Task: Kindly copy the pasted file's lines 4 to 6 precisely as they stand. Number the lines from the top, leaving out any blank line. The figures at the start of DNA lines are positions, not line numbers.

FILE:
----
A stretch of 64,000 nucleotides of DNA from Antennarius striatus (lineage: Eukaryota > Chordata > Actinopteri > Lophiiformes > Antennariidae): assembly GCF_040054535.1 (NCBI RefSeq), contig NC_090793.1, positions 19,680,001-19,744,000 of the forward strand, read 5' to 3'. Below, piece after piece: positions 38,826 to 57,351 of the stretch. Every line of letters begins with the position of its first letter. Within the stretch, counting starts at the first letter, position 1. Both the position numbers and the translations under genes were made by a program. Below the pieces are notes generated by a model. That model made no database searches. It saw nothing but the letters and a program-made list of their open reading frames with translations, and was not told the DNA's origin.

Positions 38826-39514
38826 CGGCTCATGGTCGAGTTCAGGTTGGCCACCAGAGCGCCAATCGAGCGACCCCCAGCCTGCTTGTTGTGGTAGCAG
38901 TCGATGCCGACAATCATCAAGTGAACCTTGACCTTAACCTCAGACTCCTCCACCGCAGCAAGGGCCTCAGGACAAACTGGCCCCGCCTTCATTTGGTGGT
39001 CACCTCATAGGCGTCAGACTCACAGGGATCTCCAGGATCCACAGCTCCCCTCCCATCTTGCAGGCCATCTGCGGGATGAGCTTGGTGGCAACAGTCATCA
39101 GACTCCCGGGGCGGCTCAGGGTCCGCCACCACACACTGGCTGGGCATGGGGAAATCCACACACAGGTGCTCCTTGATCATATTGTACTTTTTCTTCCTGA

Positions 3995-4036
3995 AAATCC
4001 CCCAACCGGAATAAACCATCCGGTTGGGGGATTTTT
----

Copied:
38901 TCGATGCCGACAATCATCAAGTGAACCTTGACCTTAACCTCAGACTCCTCCACCGCAGCAAGGGCCTCAGGACAAACTGGCCCCGCCTTCATTTGGTGGT
39001 CACCTCATAGGCGTCAGACTCACAGGGATCTCCAGGATCCACAGCTCCCCTCCCATCTTGCAGGCCATCTGCGGGATGAGCTTGGTGGCAACAGTCATCA
39101 GACTCCCGGGGCGGCTCAGGGTCCGCCACCACACACTGGCTGGGCATGGGGAAATCCACACACAGGTGCTCCTTGATCATATTGTACTTTTTCTTCCTGA